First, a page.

- Jacobsen, Meyers K. and Ray Wagner. B-36 in Action (Aircraft in Action Number 42). Carrollton, TX: Squadron/Signal Publications Inc., 1980. ISBN 0-89747-101-6.
- Jenkins, Dennis R. Convair B-36 Peacemaker. St. Paul, Minnesota: Specialty Press Publishers and Wholsalers, 1999. ISBN 1-58007-019-1.
- Jenkins, Dennis R. B-36 Photo Scrapbook. St. Paul, Minnesota: Specialty Press Publishers and Wholesalers, 2003. ISBN 1-58007-075-2.
- Jenkins, Dennis R. Magnesium Overcast. St. Paul, Minnesota: Voyageur Press, 2001. ISBN 1-58007-042-6.
- Johnsen, Frederick A. Thundering Peacemaker, the B-36 Story in Words and Pictures. Tacoma, WA: Bomber Books, 1978. ISBN 1-55046-310-1.
- Leach, Norman S. Broken Arrow: America’s First Lost Nuclear Weapon. Calgary, Alberta: Red Deer Press, 2008. ISBN 978-0889953482.
- Miller, Jay and Roger Cripliver. “B-36: The Ponderous Peacemaker.” Aviation Quarterly, Vol. 4, No. 4, 1978.
- Morris, Lt. Col. (ret.) and Ted Allan. Flying the Aluminum and Magnesium Overcast. The collected articles and photographs of Ted A. Morris, ©2000.  Retrieved: 4 September 2006.
- Orman, Edward W. “One Thousand on Top: A Gunner’s View of Flight from the Scanning Blister of a B-36.” Airpower, Vol. 17, No. 2, March 1987.
- Pyeatt, Don. B-36: Saving the Last Peacemaker (Third Edition). Fort Worth, Texas: ProWeb Publishing, 2006. ISBN 0-9677593-2-3.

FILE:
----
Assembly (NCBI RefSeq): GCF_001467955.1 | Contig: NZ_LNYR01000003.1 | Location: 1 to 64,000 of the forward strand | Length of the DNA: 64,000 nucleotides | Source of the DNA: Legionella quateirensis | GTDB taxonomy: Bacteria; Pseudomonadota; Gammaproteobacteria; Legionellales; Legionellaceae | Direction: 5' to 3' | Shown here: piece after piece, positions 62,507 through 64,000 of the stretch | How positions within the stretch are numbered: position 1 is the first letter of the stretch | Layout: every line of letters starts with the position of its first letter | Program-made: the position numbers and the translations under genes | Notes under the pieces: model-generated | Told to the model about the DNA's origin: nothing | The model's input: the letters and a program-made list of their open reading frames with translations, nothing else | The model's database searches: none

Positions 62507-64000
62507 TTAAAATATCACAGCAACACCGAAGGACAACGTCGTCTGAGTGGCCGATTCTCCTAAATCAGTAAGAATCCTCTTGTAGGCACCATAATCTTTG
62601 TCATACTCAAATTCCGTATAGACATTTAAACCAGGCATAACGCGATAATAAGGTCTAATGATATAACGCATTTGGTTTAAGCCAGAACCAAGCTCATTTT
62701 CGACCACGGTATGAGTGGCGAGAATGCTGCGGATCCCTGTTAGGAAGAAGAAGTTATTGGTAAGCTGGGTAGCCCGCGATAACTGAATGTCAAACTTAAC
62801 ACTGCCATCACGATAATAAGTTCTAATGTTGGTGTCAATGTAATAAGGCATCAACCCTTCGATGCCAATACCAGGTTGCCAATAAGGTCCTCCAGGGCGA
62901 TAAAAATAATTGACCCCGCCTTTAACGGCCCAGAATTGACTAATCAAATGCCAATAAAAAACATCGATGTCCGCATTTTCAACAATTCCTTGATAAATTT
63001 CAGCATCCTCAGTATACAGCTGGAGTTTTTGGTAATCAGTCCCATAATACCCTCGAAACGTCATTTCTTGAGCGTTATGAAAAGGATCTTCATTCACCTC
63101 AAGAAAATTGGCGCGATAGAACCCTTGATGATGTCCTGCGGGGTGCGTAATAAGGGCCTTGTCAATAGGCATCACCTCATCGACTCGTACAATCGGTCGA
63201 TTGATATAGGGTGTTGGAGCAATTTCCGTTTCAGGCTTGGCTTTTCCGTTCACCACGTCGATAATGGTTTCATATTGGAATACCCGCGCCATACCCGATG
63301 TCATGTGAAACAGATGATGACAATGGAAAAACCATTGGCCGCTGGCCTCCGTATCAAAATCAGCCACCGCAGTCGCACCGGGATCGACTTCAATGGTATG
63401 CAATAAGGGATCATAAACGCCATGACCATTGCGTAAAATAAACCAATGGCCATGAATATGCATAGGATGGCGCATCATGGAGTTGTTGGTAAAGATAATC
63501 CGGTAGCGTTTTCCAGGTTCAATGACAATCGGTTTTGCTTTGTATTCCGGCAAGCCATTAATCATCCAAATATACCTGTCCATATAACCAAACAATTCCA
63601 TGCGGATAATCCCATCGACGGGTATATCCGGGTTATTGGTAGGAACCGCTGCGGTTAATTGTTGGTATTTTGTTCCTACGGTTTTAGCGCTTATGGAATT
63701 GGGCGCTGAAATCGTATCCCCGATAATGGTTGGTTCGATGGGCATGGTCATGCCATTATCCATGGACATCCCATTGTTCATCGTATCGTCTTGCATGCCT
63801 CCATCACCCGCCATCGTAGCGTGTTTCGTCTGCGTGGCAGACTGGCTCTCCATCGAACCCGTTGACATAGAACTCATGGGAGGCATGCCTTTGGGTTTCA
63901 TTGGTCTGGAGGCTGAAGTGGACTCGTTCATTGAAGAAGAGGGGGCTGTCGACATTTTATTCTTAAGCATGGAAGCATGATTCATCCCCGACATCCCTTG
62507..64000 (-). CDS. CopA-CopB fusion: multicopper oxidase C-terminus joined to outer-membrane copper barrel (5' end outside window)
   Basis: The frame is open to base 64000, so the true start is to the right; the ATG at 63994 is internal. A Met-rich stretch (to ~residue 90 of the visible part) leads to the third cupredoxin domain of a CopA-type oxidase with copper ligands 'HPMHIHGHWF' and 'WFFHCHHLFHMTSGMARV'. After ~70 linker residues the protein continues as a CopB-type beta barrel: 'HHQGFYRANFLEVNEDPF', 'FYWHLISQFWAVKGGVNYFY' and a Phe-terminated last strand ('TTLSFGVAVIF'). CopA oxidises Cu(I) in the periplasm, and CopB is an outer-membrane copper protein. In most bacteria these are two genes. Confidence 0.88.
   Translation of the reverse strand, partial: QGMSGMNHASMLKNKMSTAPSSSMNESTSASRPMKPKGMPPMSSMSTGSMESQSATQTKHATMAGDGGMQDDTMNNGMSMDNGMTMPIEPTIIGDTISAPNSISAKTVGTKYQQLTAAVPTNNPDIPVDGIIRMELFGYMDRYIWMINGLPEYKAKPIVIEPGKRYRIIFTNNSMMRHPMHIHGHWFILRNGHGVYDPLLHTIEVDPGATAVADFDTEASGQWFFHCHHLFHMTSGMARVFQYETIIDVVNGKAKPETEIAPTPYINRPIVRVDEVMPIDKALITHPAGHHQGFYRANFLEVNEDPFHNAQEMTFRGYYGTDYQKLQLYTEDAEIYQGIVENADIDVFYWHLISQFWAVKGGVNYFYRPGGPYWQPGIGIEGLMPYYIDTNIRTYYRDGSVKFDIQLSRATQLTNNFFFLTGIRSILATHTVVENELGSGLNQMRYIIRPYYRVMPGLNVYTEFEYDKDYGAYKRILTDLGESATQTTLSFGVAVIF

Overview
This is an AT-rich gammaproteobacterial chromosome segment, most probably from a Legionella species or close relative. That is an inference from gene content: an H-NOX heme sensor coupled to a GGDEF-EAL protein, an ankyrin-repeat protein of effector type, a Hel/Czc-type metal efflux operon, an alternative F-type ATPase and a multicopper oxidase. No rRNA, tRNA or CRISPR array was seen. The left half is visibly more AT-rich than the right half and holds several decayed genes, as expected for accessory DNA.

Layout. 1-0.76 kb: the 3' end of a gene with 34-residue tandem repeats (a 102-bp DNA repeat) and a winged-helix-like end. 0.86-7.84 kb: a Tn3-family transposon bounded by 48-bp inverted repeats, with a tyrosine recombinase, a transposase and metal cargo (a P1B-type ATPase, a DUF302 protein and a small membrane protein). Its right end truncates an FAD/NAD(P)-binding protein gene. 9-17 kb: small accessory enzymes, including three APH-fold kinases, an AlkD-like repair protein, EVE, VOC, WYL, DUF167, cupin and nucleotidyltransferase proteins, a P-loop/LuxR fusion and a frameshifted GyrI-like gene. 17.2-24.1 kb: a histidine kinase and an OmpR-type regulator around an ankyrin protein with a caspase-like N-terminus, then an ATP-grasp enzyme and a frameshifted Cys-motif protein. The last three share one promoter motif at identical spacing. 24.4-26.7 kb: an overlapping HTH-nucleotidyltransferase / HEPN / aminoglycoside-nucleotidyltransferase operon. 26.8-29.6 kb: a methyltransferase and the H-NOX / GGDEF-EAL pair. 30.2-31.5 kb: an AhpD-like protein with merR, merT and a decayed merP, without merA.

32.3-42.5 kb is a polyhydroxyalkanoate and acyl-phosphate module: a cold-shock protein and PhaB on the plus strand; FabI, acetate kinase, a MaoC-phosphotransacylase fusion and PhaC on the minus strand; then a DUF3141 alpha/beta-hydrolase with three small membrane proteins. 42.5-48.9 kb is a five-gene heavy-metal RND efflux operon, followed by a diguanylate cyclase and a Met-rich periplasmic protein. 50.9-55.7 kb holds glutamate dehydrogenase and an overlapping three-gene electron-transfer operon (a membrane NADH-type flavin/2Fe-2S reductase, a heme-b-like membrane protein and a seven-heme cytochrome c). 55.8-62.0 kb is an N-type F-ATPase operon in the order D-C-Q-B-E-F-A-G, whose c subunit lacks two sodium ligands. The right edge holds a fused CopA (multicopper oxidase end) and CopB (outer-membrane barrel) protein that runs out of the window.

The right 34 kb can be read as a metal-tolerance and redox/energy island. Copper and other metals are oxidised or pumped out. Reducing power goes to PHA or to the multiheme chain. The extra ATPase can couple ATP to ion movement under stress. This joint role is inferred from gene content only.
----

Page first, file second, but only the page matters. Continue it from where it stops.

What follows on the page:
- Shiel, Walter P. The B-36 Peacemaker: “There Aren’t Programs Like This Anymore”.
- Taylor, John W.R. “Convair B-36.” Combat Aircraft of the World from 1909 to the present. New York: G.P. Putnam’s Sons, 1969. ISBN 0-425-03633-2.
- Wagner, Ray. American Combat Planes. New York: Doubleday & Company, Inc., 1968. ISBN 0-385-04134-9.
- Winchester, Jim. “Convair B-36”. Military Aircraft of the Cold War (The Aviation Factfile). Rochester, Kent, UK: The Grange plc., 2006. ISBN 1-84013-929-7.
- Wolk, Herman S. Fulcrum of Power: Essays on the United States Air Force and National Security. Darby, Pennsylvania: Diane Publishing, 2003. ISBN 1-42899-008-9.
- Yenne, Bill. “Convair B-36 Peacemaker.” International Air Power Review, Vol. 13, Summer 2004. London: AirTime Publishing Inc., 2004. ISBN 1-880588-84-6.
- Cowtown.net: Portal to B-36 resources
- Encyclopedia of American Aircraft
- XB-36 page on USAF National Museum web site
- B-36A page on USAF National Museum web site
- Aerospaceweb, with technical info and many pictures
- “Lt. Gen. James Edmundson interview transcript: Flying B-36 and B-47 planes.“. Race For the Superbomb. PBS Online
- B-36 operations Walker AFB Roswell New Mexico 1955-1957
- Very high resolution panoramic photograph of the bomb bay of the USAF National Museum’s B-36J